Didn’t fuzzy math go the way of the crooked “E”? Back when the smartest boys in the room were booking unbelievable profits, Enron relied on what is referred to as “fair value” accounting. Spring is here and it seems that Blackstone thinks that practice is back in vogue. A recent piece from the WSJ highlights how Blackstone plans to adopt this accounting practice once it becomes a public company. Fair value accounting would give Blackstone full discretion in deciding what its investments are worth and consequently, what performance and management fee revenue it can book in interim periods. The problem with this practice is that most of those investments are very illiquid and coming up with some fair market value can quickly become an exercise in subjective self-affirmation. “Good job Mortimer! Good job Randolph!”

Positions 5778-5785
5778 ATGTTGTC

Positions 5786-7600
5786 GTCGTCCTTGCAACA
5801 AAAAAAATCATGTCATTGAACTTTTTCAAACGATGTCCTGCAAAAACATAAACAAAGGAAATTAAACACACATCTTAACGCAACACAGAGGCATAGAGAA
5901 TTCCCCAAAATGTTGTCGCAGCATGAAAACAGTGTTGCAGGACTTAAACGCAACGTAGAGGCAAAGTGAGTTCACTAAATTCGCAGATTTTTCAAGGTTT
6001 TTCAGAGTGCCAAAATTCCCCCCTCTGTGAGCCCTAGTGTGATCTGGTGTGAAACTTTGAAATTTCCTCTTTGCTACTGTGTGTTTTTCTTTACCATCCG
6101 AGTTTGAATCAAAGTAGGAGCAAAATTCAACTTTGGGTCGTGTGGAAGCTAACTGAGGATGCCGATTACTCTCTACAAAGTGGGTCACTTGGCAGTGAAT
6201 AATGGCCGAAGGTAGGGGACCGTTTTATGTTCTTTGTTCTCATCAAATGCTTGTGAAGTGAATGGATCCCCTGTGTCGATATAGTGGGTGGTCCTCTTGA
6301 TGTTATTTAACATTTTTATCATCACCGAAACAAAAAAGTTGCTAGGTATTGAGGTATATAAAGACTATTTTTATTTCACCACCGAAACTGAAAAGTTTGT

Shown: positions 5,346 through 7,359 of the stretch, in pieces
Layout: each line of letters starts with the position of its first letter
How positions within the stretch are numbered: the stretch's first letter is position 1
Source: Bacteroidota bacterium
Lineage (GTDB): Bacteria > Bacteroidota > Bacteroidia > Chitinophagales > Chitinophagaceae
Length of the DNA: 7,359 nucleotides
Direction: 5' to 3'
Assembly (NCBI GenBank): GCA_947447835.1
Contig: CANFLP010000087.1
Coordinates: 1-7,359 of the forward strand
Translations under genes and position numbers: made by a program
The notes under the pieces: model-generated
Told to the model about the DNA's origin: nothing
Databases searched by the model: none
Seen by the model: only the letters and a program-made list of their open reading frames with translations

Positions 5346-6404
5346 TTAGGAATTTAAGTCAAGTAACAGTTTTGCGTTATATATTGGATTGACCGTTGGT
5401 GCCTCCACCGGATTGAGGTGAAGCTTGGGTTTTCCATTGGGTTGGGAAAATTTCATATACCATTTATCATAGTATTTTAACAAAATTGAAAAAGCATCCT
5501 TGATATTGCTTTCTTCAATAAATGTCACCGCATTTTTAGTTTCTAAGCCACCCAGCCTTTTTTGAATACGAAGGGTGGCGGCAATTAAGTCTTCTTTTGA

How many of us couldn’t have used a “fair grade” system in college. Imagine it, our professors would have trusted us, and let us give ourselves a mid-term grade based on how we thought we’d do on the final exam at the end of the semester. So much for being merit-based. This is the same concept, except with dollar signs and IRR figures instead of a GPA. According to the WSJ, even accounting experts express doubt that Blackstone’s intentions are sound. All of this should remind us of the KISS principal. Earning an honest buck shouldn’t be so complicated. Or is that being too naïve? Is it the machinations that allows one to make a buck in today’s world? What would we call this, “Smarts Arbitrage” or “Hired Gun Arbitrage”? I guess the rest of us should have studied harder for those mid-terms . . . or stumbled upon fuzzy math sooner.